However, the adjustments made have limited scope, adjusting for employee remuneration remaining unpaid after nine months following the period. This only affects the calculation of Group EBITDA and hence will only have an impact on groups intending to use the Group Ratio.


Intangible asset capitalised interest

The intangible fixed asset regime has inbuilt priority over other legislation, which could have prevented interest capitalised into the base cost of an intangible asset and then subsequently released from being treated as tax-interest (or income). 

This result is to be prevented for periods commencing on or after 1 January 2019 with by amendment to ensure such amounts are still regarded as tax-interest for the purposes of the CIR. Therefore, for earlier periods, it is acceptable to exclude such amounts from tax-interest expense.


Wider capitalised interest

Amendments have also been made so that, for periods commencing on or after 1 January 2019, interest capitalised into the carrying value of qualifying assets (such as investment property, intangible fixed assets and plant, property and equipment) will be included in adjusted net group interest expense (affecting the debt cap and group ratio calculations).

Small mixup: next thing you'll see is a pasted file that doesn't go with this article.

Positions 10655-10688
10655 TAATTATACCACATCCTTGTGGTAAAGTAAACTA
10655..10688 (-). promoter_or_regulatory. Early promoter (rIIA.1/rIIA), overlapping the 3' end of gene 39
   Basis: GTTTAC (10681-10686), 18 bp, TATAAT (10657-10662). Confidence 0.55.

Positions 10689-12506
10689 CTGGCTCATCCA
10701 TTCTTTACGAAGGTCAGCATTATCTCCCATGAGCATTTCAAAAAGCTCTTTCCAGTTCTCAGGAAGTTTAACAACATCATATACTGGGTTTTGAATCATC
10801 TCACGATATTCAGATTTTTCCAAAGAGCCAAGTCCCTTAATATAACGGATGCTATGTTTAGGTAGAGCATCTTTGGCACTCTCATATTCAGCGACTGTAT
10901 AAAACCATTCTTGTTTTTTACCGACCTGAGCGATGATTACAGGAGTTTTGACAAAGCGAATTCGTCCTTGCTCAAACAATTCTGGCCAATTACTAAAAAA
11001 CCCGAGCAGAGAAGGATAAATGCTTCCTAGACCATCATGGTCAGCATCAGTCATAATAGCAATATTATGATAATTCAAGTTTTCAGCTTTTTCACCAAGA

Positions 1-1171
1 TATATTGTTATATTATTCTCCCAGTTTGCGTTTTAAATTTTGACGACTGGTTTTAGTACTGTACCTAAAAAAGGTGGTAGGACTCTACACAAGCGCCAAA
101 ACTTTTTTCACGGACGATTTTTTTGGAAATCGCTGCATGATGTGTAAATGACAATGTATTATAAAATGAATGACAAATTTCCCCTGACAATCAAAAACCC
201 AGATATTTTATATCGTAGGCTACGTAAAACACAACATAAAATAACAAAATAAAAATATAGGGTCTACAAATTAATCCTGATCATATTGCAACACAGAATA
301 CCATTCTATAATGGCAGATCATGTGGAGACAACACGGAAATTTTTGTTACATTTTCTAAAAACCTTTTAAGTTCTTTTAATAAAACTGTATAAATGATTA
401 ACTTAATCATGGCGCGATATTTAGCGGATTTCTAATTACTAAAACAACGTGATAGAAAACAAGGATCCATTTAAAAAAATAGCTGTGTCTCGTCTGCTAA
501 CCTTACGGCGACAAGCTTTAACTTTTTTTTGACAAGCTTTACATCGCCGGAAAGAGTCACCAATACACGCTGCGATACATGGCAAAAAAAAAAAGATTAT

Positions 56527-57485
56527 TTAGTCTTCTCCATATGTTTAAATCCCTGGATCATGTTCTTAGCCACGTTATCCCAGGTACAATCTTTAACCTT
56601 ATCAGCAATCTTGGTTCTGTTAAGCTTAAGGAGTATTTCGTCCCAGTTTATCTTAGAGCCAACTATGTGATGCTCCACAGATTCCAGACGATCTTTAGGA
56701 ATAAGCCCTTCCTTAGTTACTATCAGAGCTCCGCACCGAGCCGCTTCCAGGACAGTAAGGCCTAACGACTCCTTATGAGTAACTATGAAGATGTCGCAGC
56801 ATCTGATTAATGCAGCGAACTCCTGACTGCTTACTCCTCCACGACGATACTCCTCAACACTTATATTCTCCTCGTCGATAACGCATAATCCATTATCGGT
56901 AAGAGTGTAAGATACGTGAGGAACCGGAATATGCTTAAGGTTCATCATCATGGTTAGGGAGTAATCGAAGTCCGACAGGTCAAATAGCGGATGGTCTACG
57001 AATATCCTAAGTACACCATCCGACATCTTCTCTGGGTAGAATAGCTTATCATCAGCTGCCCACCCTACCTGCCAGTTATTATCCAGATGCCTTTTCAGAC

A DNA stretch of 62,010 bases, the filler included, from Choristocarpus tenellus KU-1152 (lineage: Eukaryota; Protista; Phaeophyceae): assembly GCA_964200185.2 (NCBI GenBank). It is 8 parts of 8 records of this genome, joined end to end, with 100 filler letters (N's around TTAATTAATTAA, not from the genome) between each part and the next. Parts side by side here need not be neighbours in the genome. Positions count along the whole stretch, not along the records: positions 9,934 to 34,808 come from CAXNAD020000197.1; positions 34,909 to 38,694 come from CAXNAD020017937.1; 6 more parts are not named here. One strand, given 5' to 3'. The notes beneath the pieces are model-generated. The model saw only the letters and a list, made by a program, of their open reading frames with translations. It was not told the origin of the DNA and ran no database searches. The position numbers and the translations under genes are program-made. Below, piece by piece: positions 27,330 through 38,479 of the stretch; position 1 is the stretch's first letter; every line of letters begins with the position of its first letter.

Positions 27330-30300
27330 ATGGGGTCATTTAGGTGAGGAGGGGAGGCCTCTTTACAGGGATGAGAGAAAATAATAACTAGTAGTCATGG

Groups with releases of capitalised interest in respect of such assets (other than intangible assets where, as noted above, amounts also fall outside tax-interest) may still find their debt cap and group ratio calculations adversely affected for earlier periods.


Expansion of reporting requirements

The Finance Bill gives HMRC the ability to expand the CIR reporting requirements for returns filed from 1 January 2019, to include any ‘reasonably required’ information that it specifies in a notice. This will make it important to check current HMRC guidance, which will become binding in this respect, before filing - rather than being able to rely on the legislative provisions alone.


Other changes

There are a number of other changes made that are less likely to be widely applicable or, in some cases, simply less noticeable. These include:

  • Accounts interest - aligning the treatment of some intragroup releases with tax, only with an impact where the accounting and relevant tax groupings are distinct (for periods commencing on or after 1 January 2019)
  • Non-consolidated investments – some clarification to how group interest amounts are adjusted where this election is made
  • Public infrastructure – ensuring certain assets such as deferred tax are treated as qualifying assets (we had interpreted the existing rules in this way where there was a clear link with the infrastructure trade) and to carve out certain expense reimbursements from the ‘highly predictable’ element of the tests for grandfathered related party interest – these changes are all fully retrospective
  • REITs – several changes clarify the way in which calculations are undertaken and the adjustment applied where interest cover falls below 1.25 times (s543 CTA 2010) is to be included as tax-interest income (with retrospective effect).

Corporate interest restriction – how it works in the UK

For help and advice on the corporate interest restriction, please contact Anton Hume or Andrew Stewart.

Read more on the Finance Bill 2018-19